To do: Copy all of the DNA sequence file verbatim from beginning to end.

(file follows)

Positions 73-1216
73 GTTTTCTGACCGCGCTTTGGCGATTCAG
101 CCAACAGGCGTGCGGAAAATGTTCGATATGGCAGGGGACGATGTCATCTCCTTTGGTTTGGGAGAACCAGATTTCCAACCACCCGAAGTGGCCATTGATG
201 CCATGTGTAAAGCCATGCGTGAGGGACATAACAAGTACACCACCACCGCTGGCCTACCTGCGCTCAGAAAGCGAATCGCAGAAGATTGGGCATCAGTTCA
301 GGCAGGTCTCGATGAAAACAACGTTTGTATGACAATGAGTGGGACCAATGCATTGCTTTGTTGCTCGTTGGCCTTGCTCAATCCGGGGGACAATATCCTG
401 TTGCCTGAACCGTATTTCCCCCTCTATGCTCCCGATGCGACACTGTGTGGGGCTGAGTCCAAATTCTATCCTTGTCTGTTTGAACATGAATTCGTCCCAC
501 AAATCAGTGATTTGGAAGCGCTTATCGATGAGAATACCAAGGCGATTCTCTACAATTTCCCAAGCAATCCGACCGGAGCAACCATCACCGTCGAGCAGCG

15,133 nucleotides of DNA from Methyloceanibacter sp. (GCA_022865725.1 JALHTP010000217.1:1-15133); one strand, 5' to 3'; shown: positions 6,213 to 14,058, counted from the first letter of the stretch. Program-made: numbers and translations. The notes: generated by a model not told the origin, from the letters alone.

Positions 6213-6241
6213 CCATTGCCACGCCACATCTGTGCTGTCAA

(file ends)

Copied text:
Positions 73-1216
73 GTTTTCTGACCGCGCTTTGGCGATTCAG
101 CCAACAGGCGTGCGGAAAATGTTCGATATGGCAGGGGACGATGTCATCTCCTTTGGTTTGGGAGAACCAGATTTCCAACCACCCGAAGTGGCCATTGATG
201 CCATGTGTAAAGCCATGCGTGAGGGACATAACAAGTACACCACCACCGCTGGCCTACCTGCGCTCAGAAAGCGAATCGCAGAAGATTGGGCATCAGTTCA
301 GGCAGGTCTCGATGAAAACAACGTTTGTATGACAATGAGTGGGACCAATGCATTGCTTTGTTGCTCGTTGGCCTTGCTCAATCCGGGGGACAATATCCTG
401 TTGCCTGAACCGTATTTCCCCCTCTATGCTCCCGATGCGACACTGTGTGGGGCTGAGTCCAAATTCTATCCTTGTCTGTTTGAACATGAATTCGTCCCAC
501 AAATCAGTGATTTGGAAGCGCTTATCGATGAGAATACCAAGGCGATTCTCTACAATTTCCCAAGCAATCCGACCGGAGCAACCATCACCGTCGAGCAGCG

15,133 nucleotides of DNA from Methyloceanibacter sp. (GCA_022865725.1 JALHTP010000217.1:1-15133); one strand, 5' to 3'; shown: positions 6,213 to 14,058, counted from the first letter of the stretch. Program-made: numbers and translations. The notes: generated by a model not told the origin, from the letters alone.

Positions 6213-6241
6213 CCATTGCCACGCCACATCTGTGCTGTCAA